Over the next year, publishers and platforms will explore new ways to engage beyond views and shares to encourage deeper reader relationships. Here are a few ways this will be done:
Useful tools for newsrooms are emerging that can be embeddable, making it easier to diversify content creation. We’ve seen more services that offer features like data visualization, audience feedback, and 360 images and videos. Thanks to the advent of these services, newsrooms can start including new features for their audiences without the tech overhead to build and maintain them, providing audiences with new ways to interact with publications.
The art that accompanies a story is a critical component of the reader’s experience, and publishers that fail to invest in art direction run the risk of losing their audience’s interest. The New York Times is making articles more compelling through thoughtful art direction and dynamic media. For example, they have taken media that is static in print, and rendered it as a GIF in a newsletter and online. The GIF doesn’t just grab attention, but works in context to create a more exciting article. Recently they used a script as a feature image, pushing the media format further. The feature rendered code on a canvas, instead of an image. This lends itself to interactive illustrations that respond to user interaction or scroll.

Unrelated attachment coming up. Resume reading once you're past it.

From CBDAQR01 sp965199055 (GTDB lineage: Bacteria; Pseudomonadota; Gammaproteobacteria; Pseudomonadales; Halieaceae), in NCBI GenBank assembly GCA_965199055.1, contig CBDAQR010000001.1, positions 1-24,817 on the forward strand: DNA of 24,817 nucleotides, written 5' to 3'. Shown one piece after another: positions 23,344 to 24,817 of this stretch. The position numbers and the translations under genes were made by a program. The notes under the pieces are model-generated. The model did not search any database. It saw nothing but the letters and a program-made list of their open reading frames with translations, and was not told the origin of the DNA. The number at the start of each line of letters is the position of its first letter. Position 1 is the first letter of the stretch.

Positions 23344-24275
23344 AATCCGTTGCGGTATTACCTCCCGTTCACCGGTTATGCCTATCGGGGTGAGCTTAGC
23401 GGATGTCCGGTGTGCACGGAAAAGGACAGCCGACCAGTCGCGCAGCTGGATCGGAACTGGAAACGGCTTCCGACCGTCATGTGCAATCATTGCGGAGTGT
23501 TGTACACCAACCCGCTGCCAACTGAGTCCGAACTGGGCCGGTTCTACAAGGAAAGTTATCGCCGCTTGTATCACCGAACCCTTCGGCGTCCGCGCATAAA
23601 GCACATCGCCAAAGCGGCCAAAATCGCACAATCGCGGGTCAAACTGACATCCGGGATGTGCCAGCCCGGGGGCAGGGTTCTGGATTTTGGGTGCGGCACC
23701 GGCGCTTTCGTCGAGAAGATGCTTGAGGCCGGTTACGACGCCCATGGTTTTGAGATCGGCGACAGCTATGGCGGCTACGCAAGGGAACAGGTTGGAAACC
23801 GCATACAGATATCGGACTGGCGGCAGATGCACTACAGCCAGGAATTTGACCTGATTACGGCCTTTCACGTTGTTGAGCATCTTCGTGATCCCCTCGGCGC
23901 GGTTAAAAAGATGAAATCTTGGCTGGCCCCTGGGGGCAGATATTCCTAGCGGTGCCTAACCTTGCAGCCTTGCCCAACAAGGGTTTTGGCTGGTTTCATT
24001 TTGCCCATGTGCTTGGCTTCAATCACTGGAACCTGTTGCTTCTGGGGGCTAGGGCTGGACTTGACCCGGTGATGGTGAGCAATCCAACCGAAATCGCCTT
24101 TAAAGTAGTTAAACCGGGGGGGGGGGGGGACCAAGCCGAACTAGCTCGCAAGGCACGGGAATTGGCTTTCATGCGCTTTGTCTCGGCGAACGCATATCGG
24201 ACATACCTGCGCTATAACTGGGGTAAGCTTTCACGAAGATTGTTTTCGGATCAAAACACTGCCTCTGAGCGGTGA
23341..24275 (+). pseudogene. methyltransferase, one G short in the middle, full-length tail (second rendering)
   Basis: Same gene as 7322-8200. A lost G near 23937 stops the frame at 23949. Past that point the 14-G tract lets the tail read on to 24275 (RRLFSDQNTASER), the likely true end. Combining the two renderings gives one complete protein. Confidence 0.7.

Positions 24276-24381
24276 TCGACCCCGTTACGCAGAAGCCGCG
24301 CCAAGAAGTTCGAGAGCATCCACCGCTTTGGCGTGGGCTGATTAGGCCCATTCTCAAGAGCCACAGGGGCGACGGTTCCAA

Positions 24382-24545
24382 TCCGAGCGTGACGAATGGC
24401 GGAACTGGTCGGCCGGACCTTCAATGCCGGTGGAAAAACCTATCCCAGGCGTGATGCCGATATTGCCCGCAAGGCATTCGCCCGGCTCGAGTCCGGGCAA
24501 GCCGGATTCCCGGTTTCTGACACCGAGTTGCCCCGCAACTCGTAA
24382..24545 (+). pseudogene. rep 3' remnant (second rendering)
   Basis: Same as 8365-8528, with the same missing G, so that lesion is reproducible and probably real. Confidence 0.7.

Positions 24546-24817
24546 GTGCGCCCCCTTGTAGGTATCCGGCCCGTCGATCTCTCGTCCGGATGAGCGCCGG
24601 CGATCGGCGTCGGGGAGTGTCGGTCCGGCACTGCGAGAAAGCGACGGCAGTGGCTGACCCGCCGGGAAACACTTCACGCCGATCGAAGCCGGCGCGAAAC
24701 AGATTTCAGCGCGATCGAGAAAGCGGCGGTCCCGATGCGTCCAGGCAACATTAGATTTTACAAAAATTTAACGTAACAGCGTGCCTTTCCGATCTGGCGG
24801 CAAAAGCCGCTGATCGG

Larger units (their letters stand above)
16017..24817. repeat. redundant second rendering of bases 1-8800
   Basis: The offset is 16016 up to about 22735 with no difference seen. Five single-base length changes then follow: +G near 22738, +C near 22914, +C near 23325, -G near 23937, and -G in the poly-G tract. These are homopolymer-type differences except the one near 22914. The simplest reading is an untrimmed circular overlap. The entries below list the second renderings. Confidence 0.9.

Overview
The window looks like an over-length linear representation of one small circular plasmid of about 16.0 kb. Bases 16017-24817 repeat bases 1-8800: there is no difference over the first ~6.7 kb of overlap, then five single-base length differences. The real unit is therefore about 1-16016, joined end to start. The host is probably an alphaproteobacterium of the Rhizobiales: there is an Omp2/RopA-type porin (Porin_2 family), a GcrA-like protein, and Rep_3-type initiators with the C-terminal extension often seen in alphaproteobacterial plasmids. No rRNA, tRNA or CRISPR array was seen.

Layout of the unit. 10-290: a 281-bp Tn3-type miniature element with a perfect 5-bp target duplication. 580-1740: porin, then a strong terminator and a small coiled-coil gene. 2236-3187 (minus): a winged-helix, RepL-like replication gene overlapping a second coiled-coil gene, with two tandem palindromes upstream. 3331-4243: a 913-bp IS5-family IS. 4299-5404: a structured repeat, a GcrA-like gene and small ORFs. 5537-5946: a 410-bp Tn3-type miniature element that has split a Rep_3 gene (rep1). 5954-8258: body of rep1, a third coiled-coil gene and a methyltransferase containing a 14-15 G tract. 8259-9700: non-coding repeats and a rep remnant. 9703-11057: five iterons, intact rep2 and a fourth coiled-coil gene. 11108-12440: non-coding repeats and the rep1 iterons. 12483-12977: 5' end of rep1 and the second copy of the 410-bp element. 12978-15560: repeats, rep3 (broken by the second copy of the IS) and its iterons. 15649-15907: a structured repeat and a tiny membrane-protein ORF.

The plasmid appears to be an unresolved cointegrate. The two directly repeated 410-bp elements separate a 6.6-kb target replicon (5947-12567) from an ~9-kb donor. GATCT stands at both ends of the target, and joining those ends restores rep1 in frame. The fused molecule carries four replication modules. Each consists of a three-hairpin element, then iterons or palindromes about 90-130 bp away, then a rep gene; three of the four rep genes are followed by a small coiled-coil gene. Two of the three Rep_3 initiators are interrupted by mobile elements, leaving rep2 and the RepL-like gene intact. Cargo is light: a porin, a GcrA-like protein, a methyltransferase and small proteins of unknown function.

Right now, most articles only give a reader the ability to view, comment, and share. Sites will explore further what it means to allow readers to be more active, giving their audience more expression and ability to take part in a two-way conversation. This could be through events, donations, interactive/experimental media, feedback, products, or e-commerce.
There are feedback loops to support media outside of clicks and views, and it has to start with an approach that prioritizes deeper engagement with readers. More technology will emerge to facilitate this, and digital publications that adopt them will succeed.
Kawandeep Virdee works on the product team at Medium.